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Cross-sectional study of diet, physical activity, television viewing and sleep duration in 233 110 adults from the UK Biobank; the behavioural phenotype of cardiovascular disease and type 2 diabetes
  1. Sophie Cassidy1,
  2. Josephine Y Chau2,
  3. Michael Catt3,
  4. Adrian Bauman2,
  5. Michael I Trenell1
  1. 1Faculty of Medical Sciences, Institute of Cellular Medicine, Newcastle University, Newcastle upon Tyne, UK
  2. 2Prevention Research Collaboration, Sydney School of Public Health, Charles Perkins Centre D17, University of Sydney, New South Wales, Australia
  3. 3Faculty of Medical Sciences, Institute of Neuroscience, Newcastle University, Newcastle upon Tyne, UK
  1. Correspondence to Professor Michael Trenell; michael.trenell{at}


Objectives Simultaneously define diet, physical activity, television (TV) viewing, and sleep duration across cardiometabolic disease groups, and investigate clustering of non-diet lifestyle behaviours.

Design Cross-sectional observational study.

Setting 22 UK Biobank assessment centres across the UK.

Participants 502 664 adults aged 37–63 years old, 54% women. 4 groups were defined based on disease status; ‘No disease’ (n=103 993), ‘cardiovascular disease’ (CVD n=113 469), ‘Type 2 diabetes without CVD’ (n=4074) and ‘Type 2 diabetes + CVD’ (n=11 574).

Main outcomes Diet, physical activity, TV viewing and sleep duration.

Results People with ‘CVD’ report low levels of physical activity (<918 MET min/week, OR (95% CI) 1.23 (1.20 to 1.25)), high levels of TV viewing (>3 h/day; 1.42 (1.39 to 1.45)), and poor sleep duration (<7, >8 h/night; 1.37 (1.34 to 1.39)) relative to people without disease. People with ‘Type 2 diabetes + CVD’ were more likely to report low physical activity (1.71 (1.64 to 1.78)), high levels of TV viewing (1.92 (1.85 to 1.99)) and poor sleep duration (1.52 (1.46 to1.58)) relative to people without disease. Non-diet behaviours were clustered, with people with ‘CVD’ or ‘Type 2 diabetes + CVD’ more likely to report simultaneous low physical activity, high TV viewing and poor sleep duration than those without disease (2.15 (2.03 to 2.28) and 3.29 (3.02 to 3.58), respectively). By contrast, 3 in 4 adults with ‘Type 2 diabetes’, and 2 in 4 adults with ‘CVD’ have changed their diet in the past 5 years, compared with only 1 in 4 in the ‘No disease’ group. Models were adjusted for gender, age, body mass index, Townsend Deprivation Index, ethnicity, alcohol intake, smoking and meeting fruit/vegetable guidelines.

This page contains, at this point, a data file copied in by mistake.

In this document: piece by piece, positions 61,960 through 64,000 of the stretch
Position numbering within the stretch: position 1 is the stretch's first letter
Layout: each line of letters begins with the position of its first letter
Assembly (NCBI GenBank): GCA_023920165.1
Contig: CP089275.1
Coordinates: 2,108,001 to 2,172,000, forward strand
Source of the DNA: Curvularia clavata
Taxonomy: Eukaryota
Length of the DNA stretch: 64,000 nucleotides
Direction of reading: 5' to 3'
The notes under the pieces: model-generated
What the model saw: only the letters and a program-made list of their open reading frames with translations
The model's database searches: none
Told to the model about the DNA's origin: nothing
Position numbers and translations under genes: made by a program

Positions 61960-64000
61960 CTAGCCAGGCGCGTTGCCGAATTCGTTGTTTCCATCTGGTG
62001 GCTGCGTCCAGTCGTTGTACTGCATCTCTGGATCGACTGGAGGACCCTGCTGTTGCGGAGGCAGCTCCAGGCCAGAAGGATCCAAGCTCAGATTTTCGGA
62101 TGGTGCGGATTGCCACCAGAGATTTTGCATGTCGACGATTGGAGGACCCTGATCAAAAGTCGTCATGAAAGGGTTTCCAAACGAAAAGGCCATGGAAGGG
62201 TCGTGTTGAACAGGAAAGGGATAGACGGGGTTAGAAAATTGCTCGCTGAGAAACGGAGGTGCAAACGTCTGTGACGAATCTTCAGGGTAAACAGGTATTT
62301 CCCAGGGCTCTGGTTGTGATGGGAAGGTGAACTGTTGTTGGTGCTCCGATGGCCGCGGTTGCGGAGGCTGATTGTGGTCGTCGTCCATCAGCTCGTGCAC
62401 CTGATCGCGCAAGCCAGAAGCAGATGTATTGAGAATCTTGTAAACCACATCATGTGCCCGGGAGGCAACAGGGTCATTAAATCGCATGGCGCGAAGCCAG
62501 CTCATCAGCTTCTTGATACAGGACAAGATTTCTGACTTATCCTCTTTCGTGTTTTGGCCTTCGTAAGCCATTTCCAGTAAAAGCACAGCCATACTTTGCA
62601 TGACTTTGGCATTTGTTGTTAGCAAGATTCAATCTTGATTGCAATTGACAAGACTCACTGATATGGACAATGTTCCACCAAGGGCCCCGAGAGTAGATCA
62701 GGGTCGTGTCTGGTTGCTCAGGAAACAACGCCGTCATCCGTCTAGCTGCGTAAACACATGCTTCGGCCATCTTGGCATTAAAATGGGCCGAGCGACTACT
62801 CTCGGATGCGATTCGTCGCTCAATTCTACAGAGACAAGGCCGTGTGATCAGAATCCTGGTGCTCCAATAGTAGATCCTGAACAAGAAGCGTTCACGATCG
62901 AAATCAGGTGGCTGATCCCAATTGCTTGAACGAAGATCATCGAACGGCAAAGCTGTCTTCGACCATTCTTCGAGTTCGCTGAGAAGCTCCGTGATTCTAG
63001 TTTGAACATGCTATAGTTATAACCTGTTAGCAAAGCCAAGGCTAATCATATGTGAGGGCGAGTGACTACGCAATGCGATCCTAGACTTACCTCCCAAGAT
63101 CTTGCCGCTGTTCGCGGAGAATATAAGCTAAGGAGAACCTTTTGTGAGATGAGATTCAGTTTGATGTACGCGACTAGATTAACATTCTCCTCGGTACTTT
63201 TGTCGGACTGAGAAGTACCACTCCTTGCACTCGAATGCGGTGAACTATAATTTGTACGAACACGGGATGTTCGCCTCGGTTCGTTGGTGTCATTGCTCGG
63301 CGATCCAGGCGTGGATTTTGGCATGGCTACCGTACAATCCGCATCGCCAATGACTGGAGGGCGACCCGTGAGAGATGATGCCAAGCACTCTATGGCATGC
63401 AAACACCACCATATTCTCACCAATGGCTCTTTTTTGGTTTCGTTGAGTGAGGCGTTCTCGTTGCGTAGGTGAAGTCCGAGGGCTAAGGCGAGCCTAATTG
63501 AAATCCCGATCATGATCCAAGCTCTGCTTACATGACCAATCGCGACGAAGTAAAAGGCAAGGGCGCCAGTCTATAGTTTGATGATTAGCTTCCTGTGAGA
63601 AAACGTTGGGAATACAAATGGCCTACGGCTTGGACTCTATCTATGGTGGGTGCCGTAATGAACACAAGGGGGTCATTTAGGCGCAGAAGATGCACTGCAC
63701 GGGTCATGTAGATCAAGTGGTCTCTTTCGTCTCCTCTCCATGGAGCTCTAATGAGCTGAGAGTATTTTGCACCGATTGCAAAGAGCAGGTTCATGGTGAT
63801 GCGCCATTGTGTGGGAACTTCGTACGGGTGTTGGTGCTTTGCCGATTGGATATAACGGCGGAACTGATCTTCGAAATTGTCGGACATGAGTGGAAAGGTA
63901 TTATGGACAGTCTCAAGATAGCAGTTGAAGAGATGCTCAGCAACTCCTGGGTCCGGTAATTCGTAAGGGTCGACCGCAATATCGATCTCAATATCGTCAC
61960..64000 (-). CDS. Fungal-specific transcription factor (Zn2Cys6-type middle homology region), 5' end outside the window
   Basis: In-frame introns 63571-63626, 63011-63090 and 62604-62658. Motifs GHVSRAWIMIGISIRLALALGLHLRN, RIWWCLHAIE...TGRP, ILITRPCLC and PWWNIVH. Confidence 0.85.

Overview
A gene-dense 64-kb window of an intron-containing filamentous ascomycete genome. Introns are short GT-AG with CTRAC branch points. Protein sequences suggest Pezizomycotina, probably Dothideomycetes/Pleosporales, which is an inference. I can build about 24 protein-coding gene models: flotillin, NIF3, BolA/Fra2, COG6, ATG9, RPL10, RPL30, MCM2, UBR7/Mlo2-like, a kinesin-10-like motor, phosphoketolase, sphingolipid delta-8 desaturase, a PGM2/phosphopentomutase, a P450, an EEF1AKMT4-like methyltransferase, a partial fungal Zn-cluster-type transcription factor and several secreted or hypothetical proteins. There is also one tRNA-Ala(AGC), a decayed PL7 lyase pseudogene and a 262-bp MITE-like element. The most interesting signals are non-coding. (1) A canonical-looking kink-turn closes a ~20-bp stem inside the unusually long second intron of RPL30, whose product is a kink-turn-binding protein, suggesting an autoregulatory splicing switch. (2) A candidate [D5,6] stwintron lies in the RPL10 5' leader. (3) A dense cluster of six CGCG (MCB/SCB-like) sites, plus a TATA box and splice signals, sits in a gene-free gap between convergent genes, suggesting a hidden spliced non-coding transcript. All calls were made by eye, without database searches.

Conclusions Low physical activity, high TV and poor sleep duration are prominent unaddressed high-risk characteristics of both CVD and type 2 diabetes, and are likely to be clustered together.


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